Las Vegas Sun

December 16, 2018

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Station takes big writeoff, plans Texas Station expansion

Station Casinos Inc. today announced plans to launch a $55 million expansion of Texas Station -- but saw a record fourth-quarter masked by nearly $140 million in write-offs.

The Las Vegas locals casino operator said the Texas Station expansion, which will include a 60-lane bowling alley, 40,000 square feet of meeting space and 350 new slot machines, will start by March. Completion is expected in early 2001.

"Over the first 11 months (of 1999), the North Las Vegas market grew 17 percent," said Glenn Christenson, chief financial officer of Station. "It's a rapidly growing market, and one we're pleased to continue investing in."

Harry Curtis, an analyst with Robertson Stephens, said demand at three of the company's properties -- Texas, Sunset Station and Boulder Station -- was strong enough to warrant expansion at any of them.

"Their returns on invested capital have been over 20 percent historically at Texas," Curtis said. "They've chosen to expand Texas first, which indicates to us that unsatisfied demand there is greatest."

A huge amount of write-offs, including a $125.2 million write-off related to problems at the company's casino near St. Louis, caused Station to record a loss of $75.4 million, or $1.80 per share, for the quarter ending Dec. 31.

But the company's continuing business recorded yet another strong performance. Before the one-time charges, Station recorded net income of $15.5 million, or 35 cents per share. That beat analyst expectations of 33 cents per share.

Cash flow -- measured as earnings before interest, taxes, depreciation and amortization -- rose 19 percent, to $63.9 million, while net revenues rose 8 percent, to $239.6 million.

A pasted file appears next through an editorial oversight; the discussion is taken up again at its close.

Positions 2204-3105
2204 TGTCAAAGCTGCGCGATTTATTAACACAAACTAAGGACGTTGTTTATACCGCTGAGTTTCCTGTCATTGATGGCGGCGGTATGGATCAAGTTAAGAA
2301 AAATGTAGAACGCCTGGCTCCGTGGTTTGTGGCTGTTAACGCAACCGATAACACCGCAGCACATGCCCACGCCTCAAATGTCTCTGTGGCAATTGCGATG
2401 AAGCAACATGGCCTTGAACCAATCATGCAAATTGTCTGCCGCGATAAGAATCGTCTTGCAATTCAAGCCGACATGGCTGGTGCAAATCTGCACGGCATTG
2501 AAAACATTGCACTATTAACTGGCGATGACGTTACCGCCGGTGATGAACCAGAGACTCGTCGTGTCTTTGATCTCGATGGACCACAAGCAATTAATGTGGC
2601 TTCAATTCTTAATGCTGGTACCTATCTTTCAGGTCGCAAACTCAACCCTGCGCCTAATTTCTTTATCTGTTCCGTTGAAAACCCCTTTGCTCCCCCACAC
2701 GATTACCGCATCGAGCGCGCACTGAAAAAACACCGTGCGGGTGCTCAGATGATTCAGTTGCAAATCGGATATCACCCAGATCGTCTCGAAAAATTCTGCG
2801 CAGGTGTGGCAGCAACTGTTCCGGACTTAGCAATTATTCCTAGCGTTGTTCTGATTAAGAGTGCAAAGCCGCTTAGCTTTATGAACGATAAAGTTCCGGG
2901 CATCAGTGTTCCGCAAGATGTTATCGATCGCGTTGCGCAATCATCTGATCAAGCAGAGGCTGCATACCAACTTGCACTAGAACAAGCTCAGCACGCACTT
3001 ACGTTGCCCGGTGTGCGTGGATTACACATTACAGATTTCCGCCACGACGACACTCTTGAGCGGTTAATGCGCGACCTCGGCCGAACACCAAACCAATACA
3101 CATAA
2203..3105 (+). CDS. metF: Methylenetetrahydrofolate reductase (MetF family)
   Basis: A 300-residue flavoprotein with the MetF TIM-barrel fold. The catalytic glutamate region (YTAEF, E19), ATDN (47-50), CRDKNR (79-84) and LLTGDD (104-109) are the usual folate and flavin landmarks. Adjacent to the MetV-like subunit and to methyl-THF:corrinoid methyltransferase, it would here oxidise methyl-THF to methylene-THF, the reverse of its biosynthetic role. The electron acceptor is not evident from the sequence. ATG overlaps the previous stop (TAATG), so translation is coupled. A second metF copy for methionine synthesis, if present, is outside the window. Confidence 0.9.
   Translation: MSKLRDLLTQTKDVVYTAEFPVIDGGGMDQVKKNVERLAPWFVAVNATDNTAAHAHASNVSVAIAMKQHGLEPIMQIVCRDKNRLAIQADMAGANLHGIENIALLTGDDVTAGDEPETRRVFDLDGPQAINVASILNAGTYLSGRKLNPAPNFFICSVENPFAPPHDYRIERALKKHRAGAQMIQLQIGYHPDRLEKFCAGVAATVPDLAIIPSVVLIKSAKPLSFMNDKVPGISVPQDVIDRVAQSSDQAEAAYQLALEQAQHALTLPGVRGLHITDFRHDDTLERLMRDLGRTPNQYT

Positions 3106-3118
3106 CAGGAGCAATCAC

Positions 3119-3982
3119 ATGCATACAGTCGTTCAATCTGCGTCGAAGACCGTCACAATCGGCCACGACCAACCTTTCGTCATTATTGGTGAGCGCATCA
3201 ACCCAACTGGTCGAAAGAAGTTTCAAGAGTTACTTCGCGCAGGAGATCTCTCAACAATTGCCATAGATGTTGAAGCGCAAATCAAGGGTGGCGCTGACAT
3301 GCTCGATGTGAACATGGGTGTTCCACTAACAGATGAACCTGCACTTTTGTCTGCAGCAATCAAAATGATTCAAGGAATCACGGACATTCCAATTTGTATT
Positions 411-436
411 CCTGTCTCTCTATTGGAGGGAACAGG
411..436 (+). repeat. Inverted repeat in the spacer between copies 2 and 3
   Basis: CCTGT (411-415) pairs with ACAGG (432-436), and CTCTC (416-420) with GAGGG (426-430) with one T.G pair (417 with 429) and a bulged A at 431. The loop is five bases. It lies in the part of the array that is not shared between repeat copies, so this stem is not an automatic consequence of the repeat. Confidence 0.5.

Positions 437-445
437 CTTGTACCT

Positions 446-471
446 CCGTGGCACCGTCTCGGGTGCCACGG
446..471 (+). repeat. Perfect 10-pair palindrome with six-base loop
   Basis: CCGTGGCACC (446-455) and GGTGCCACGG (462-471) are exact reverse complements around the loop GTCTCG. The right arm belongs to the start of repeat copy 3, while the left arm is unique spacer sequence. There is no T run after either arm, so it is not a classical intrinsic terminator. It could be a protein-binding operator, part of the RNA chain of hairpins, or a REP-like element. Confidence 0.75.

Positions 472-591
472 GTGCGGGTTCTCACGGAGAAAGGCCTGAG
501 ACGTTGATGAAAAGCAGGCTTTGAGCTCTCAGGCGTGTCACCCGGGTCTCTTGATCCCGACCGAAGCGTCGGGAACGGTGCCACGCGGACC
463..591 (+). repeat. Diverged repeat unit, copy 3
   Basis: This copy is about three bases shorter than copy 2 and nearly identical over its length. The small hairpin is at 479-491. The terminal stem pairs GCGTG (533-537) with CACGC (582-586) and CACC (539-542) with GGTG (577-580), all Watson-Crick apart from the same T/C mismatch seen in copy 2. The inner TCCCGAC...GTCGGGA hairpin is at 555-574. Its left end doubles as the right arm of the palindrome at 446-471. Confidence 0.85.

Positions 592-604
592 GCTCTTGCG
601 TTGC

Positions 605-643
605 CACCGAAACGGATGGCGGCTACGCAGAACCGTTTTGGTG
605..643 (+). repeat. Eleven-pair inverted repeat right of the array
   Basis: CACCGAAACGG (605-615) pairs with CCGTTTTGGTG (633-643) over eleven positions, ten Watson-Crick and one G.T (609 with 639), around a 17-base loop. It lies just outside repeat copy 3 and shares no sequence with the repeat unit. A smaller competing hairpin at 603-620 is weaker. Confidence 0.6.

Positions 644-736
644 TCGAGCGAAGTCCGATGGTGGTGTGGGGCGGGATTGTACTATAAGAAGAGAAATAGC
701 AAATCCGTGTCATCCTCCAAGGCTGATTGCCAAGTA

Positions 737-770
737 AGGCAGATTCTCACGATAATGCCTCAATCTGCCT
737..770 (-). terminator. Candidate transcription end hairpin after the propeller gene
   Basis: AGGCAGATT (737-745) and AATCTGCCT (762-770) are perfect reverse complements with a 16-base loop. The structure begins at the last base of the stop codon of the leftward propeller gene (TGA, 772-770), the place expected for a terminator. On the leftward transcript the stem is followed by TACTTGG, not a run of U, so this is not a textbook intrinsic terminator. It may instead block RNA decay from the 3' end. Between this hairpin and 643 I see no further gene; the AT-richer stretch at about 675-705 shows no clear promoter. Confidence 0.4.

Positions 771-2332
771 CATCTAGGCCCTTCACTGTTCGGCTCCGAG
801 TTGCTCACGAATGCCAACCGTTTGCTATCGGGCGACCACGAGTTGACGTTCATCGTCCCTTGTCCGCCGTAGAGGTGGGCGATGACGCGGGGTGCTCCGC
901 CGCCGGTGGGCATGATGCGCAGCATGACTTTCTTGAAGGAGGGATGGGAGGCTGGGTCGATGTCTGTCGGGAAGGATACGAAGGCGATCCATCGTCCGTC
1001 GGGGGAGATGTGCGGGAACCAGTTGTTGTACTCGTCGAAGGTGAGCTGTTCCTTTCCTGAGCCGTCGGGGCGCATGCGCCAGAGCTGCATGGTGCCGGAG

"Wall Street tends to look at recurring income ... the basic business," said Dave Ehlers, chairman of Las Vegas Investment Advisors. "If you have some non-recurring gains or losses, Wall Street just (crosses) those out of its thinking.

"Their operating numbers are awfully good. You have to give these people a lot of credit. They are excellent operators."

Still, Station stock fell 75 cents by midday today, to $19.

The huge write-off in Missouri, Christenson said, was caused by the delays in the expansion of Station Casino St. Charles. Since the project had been delayed three years, and it was uncertain when expansion would continue, Station adjusted the value of the asset to better reflect its financial performance.

More asset write-offs were caused by a surprise announcement by Station. Just months after acquiring a 40-acre parcel in Henderson from Santa Fe Gaming Corp., the company plans to sell it to a third-party developer. Station paid $37.3 million for the property, but isn't disclosing who is buying the land, or how much will be paid.

Christenson said the sale should be complete with 120 days.

"Our primary focus there was to eliminate a competitor," Christenson said. "When we got an offer so quickly, we had to take advantage of it."

The costs of holding the property made a sale desirable, particularly since Sunset already has 100 acres of land for future expansion, Christenson said. The write-off related to that property was connected to its reclassification from gaming to non-gaming property.

"This will be developed as retail, commercial, non-gaming (property)," Christenson said. "That will attract more customers to that area. We would rather take the money we would have put into that property and use it to enhance Sunset Station."

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